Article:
If you desire to seek a career as a professional electrician, there are some minimum requirements that you must meet. First, you must be at least 18 and a high school graduate. Or you must have passed your GED. Second, your schooling must have included at least one year of Algebra. Finally, you must be in excellent physical shape and be drug-free.
These basic requirements do not guarantee a job for you, but can set you on the path to becoming a licensed electrician. On-the-job training is a critical component of this position with a four-year apprenticeship setting you on your way. College level training, either through a community college or a technical school can enhance your position in this growing field. Read on and we will cover the steps on how to become a licensed electrician.
1. Complete your high school education. Finish high school with at least a year of Algebra under your belt and obtain your diploma. If the Algebra requirement is not met, then you will need to take this course at college. Also, if you drop out of high school, you must sit for the GED.
2. Join an apprenticeship program. Make known your desire to become an electrician by joining an apprenticeship program sponsored by one of three groups: the Independent Electric Contractors, National Electrical Contractors Association or the International Brotherhood of Electrical Workers. All three prove on-job-training and classroom study. These are four-year programs that must be completed before you can obtain licensure in most states.
3. Consider your higher education options. Although the apprenticeship route alone is sufficient for your training, you may want to consider enrolling in a community college or technical school to take courses in electric engineering. This move can handle your classroom time, leaving you to complete your 2,000 plus hours of on-the-job training separately.
4. Get licensed. With your classroom work behind you and your on-the-job training accomplished, you are now ready to obtain a license. Each state governs licensure, therefore the instructions herein are general and may not be specific to your state. In any case, you will need to sit for an exam and pass it, with that exam held at a government approved training center. Once you pass your exam, the licensure is given. Pay the appropriate fee. Begin looking for work.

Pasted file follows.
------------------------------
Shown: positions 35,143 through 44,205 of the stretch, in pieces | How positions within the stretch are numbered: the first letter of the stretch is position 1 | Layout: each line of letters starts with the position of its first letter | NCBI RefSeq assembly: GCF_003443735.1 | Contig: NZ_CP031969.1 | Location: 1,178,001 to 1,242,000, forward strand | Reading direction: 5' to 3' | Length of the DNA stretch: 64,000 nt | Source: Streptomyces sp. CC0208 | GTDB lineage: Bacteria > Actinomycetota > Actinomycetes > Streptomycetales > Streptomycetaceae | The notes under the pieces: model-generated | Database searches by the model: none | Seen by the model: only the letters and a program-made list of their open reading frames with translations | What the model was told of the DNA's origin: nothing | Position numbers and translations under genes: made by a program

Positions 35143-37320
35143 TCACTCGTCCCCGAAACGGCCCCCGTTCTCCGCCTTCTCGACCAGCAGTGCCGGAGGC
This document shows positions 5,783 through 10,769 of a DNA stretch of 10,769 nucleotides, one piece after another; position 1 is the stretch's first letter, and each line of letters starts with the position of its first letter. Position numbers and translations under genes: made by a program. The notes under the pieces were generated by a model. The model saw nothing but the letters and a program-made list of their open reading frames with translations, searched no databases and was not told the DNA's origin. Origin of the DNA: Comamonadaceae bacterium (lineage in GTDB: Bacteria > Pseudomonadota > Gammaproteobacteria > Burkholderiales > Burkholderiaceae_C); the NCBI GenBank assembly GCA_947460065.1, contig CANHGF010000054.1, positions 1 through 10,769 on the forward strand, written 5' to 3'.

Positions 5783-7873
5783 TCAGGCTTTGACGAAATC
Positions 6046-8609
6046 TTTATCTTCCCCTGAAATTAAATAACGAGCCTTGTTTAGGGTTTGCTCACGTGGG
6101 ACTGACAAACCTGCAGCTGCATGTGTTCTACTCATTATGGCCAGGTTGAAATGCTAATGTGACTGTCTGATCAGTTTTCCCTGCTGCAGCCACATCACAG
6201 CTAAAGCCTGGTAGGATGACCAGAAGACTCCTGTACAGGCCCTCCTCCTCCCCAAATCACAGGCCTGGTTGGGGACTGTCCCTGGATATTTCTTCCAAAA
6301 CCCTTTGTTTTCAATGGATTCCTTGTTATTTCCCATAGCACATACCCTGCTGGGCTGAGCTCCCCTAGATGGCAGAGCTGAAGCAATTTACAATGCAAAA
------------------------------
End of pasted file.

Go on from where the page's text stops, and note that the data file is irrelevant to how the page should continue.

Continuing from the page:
5. Keep up with your education. Like all professional fields, electricians must stay current with technological changes as well as with National Electrical Code updates. For electricians that are specialists such as sign specialists and fire alarm speciality technicians, there are other educational and hours requirements that must be met.
Familiarize yourself with your state’s licensing procedures. Your apprenticeship program will help you there. Know that there are different age and practical hours experience required for various positions including electrical journeyman, master electrician and electrical contractor. A number of years and thousands of hours of experience must be completed before qualifying for an examination that you must pass.
The average salary of electricians is about $50,000 according to the US Bureau of Labor Statistics. Most higher paying jobs are the result of many years of training and work, as well as advanced licensure. Specialists tend to earn more money than generalists, while salaries can vary widely by region. Electricians earn more in places like Alaska and Illinois, but much less in Florida and in the Carolinas. The field continues to grow, however, with the BLS forecasting a 23 percent job growth from 2010 to 2020.
Michigan: Department of Licensing and Regulatory Affairs — Electrical Examination Schedule, Licensing Information and Applications — http://www.michigan.gov/lara/0,4601,7-154-35299_10575_17409-42954–,00.html
Houston Chronicle: How Much Do Electricians Earn Annually? — http://work.chron.com/much-electricians-earn-annually-7534.html
A self-described life long learner, Barry Atkins writes for PASS Training, a provider of the PAT testing course for electrical technicians in the UK. Feel free to connect with Barry on Google+.